Denial of Service
Four years ago, the Houston Chronicle detailed a statistical mystery in Texas public schools: Special education students were disappearing. More accurately, the percentage of students receiving special education services was dropping sharply. From 2000 to 2011, the rate fell from 12 percent to 8.8 percent, a difference of more than 100,000 students — and nobody had a clue as to why. Experts were divided on whether the swing was good news or bad.
One academic called the change “very encouraging,” contending that schools were evidently getting better at teaching children to read. But a special education advocate said it was a sign that the most vulnerable students were being ignored, or even pushed out of school.
Since 2012, the rate has fallen even further, to 8.5 percent. That’s the lowest in the country, well below the national average of 12.8 percent and less than half the rate of Massachusetts.
Dustin Rynders, an attorney with the nonprofit Disability Rights Texas, has an idea why. The state, he told the Observer, is keeping the rate artificially low.
Among its dozens of accountability measures for school districts — including test scores and other data points — the Texas Education Agency (TEA) includes a target rate of special education participation. Stay close to the target and your school district gets left alone; veer too far from the standard and you can be sanctioned. So districts have a huge incentive to meet the state’s goals. This year, for the first time, the state average matched the target exactly.
The problem, Rynders said, is that the number of students who need special education support is far higher. The low count is a sign that disabled students in Texas aren’t getting the help to which they’re legally entitled. One look at the statistics and it’s clear that Texas is an extreme outlier. As far as he can tell, the 8.5 percent target seems to have been “pulled out of the sky,” he said. There’s also no corresponding penalty for undercounting special education students. “TEA appears to believe, ‘Well, the lower the better,’” Rynders said.
One reason may be the cost. Schools get more money to spend on special education students than other students. A high special education count has also, historically, been a sign of a district using special education laws in a discriminatory way: Some schools created a de facto segregation program by over-enrolling black students in special education. To civil rights groups, a lower rate was a sign of progress.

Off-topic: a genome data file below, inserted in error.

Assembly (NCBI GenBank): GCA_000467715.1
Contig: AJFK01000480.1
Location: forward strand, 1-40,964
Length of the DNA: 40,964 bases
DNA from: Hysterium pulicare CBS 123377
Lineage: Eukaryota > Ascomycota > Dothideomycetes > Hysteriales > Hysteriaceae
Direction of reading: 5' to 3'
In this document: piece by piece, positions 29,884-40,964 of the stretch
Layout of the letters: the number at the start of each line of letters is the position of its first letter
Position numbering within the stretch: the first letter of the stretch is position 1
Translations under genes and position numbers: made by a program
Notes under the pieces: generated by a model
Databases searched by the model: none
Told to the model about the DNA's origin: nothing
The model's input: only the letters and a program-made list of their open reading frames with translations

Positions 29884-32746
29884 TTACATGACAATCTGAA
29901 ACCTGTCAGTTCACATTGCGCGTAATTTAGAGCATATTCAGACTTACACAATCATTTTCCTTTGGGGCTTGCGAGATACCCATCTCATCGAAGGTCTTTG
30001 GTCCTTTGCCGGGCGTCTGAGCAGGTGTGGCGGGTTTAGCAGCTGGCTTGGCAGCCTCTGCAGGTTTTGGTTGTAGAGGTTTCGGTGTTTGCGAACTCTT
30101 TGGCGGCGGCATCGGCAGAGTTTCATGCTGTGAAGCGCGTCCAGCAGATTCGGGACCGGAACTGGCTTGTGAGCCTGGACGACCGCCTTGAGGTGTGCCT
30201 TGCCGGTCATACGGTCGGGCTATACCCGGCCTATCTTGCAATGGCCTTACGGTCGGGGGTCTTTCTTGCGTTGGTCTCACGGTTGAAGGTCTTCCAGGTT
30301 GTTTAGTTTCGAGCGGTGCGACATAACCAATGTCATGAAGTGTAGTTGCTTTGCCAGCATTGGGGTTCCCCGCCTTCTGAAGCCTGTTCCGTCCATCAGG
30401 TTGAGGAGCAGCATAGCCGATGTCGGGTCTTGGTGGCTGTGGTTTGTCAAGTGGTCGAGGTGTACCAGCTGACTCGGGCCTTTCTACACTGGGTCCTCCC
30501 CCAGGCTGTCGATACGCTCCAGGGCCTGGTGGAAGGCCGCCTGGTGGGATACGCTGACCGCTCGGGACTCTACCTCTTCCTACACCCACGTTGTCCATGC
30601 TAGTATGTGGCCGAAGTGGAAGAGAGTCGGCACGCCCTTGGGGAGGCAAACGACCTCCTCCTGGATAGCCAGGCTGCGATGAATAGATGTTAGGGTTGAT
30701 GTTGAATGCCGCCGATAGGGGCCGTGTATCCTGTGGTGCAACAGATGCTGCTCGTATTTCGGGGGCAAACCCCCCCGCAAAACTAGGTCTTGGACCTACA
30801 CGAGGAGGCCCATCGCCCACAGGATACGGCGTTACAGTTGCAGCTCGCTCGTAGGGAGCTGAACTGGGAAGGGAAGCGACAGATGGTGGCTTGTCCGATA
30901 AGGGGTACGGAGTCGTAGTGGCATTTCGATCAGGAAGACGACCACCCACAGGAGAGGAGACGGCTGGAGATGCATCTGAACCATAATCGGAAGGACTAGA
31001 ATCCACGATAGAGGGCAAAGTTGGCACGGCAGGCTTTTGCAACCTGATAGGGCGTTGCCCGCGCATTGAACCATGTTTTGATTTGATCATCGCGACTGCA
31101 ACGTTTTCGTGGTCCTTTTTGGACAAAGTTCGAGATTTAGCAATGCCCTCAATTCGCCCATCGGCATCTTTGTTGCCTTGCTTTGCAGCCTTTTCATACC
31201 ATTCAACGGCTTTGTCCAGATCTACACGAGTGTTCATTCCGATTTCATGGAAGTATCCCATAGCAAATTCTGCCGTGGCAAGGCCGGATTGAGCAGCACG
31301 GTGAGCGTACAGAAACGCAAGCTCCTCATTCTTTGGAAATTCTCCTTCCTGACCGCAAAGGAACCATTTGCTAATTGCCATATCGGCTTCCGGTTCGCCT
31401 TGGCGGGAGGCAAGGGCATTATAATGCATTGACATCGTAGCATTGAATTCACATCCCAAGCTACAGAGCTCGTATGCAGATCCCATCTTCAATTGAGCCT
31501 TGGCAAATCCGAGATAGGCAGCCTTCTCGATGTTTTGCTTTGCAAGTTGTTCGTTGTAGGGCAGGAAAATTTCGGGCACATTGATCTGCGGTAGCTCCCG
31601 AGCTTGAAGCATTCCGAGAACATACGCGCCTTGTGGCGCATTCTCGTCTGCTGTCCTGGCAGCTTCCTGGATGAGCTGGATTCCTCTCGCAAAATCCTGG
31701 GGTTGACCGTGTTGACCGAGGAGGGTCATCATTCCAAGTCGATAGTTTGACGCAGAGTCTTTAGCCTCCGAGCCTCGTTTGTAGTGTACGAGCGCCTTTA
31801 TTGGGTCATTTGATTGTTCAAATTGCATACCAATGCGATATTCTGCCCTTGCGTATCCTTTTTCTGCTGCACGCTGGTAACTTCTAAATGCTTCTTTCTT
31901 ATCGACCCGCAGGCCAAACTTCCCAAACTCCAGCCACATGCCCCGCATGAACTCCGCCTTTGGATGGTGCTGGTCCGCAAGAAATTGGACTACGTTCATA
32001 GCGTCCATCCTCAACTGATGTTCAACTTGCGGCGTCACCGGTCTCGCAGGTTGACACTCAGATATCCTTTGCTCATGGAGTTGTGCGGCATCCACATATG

TEA spokeswoman Debbie Ratcliffe told the Observer that the agency needs specific complaints before it can investigate whether a school or district is denying services that a student needs. “If someone claims 8.5 percent is too low but doesn’t point to a specific child or children who’ve been denied service, it doesn’t give us anything to go on,” she said in an email. “We would certainly look into any case in which we were provided specifics.”
Cindy Swain, who coordinates special education investigations for TEA, told Rynders and other student advocates in a July 2015 letter that their complaints about the 8.5 percent threshold are “purely based on conjecture.”
To Rynders, TEA seems most concerned with making sure that kids aren’t prescribed special allowances they don’t need. In his legal work, Rynders said, he’s helped many parents on the flip side of that problem, challenging schools that have thrown up roadblocks to their child’s access to special services. With some prodding, he said, schools usually come around in those individual cases. But what he’d like to see even more is a system that isn’t so focused on holding enrollment to an extreme minimum.
“I’m tired of having that same case over and over again and not fixing the broken system,” he said.